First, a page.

Between 1915 and 1918 roughly a half million African Americans left the South, followed by another 700,000 in the 1920s. Southern blacks living on the eastern seaboard most likely ended up in northern cities on the East Coast like Boston, New York, Philadelphia, and Pittsburgh. Those from the westernmost states of the South often chose to migrate to Midwestern cities like Chicago, Cleveland and Detroit. So many black Alabamans moved to Cleveland that the black community of the city was nicknamed “Alabama North.” More than half of the total number of migrants settled in five cities: Cleveland, Chicago, Detroit, New York, and Pittsburgh. Chicago was, in many respects, the capital city of black migration; by 1935, 250,000 African American migrated to the Windy City alone.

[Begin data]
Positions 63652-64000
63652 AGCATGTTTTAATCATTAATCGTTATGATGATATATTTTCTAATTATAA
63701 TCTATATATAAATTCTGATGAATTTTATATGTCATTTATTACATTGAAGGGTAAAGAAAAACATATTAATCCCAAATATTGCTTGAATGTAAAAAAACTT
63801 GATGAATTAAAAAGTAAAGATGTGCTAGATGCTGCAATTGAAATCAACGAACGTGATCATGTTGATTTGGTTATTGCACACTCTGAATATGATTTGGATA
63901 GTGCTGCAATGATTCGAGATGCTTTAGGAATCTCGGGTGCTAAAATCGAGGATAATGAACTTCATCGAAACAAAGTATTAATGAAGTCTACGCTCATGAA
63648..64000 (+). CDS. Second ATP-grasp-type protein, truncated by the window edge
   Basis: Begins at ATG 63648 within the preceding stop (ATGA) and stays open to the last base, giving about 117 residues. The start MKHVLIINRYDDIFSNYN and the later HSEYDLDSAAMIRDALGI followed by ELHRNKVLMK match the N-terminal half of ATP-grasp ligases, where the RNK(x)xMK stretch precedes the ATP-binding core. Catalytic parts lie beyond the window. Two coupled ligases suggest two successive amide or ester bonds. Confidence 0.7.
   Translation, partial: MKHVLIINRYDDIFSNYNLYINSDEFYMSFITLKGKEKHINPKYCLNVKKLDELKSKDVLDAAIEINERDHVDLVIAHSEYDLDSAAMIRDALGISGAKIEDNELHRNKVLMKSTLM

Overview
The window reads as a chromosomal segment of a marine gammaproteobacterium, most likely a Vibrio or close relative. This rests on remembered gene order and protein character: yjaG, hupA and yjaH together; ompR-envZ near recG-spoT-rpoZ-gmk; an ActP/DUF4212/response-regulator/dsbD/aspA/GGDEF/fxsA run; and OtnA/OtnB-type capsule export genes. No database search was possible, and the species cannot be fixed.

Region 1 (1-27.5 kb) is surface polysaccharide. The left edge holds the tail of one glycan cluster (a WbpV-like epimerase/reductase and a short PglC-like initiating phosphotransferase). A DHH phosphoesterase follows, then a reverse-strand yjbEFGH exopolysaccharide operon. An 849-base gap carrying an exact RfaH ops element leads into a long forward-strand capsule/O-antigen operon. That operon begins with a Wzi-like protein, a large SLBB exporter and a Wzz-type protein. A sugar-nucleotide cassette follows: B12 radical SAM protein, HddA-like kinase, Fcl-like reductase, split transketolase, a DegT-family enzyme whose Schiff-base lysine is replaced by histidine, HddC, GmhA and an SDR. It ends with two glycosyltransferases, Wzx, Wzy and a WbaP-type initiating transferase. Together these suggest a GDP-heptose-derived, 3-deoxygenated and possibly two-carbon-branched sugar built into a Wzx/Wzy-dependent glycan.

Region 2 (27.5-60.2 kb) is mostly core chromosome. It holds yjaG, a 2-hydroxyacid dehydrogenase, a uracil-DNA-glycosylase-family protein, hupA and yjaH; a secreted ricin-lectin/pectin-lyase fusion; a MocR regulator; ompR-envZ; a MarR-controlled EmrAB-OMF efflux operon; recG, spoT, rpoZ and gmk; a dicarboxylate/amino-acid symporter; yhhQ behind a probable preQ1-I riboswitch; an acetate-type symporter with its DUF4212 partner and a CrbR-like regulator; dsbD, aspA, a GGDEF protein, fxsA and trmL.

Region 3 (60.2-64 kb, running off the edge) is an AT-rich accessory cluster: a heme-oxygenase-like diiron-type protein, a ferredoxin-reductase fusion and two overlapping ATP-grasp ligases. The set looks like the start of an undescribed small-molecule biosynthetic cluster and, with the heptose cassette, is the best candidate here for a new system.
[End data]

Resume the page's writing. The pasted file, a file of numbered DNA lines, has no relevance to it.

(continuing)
As recent scholarship suggests, the First Great Migration that witnessed the exodus of more than one million African Americans out of the South before, during, and after World War I was a crucial period of black activism. The causes of the movement have been the subject of much debate among historians both then and now. Indeed, Carter G. Woodson famously asked, in 1918, at the height of migration, “What then is the cause?” Woodson cautioned that the migrants themselves offered the best explanations. Despite Woodson’s admonishment, early studies of the migration, including Clair Drake and Horace Cayton’s Black Metropolis, focused primarily on economic factors. Certainly, economics played an important role in the Great Migration, but it was far from the only factor. Given the lack of social justice and the legacy of racialized violence in the South, it is clear African Americans were motivated to leave the South on several fronts.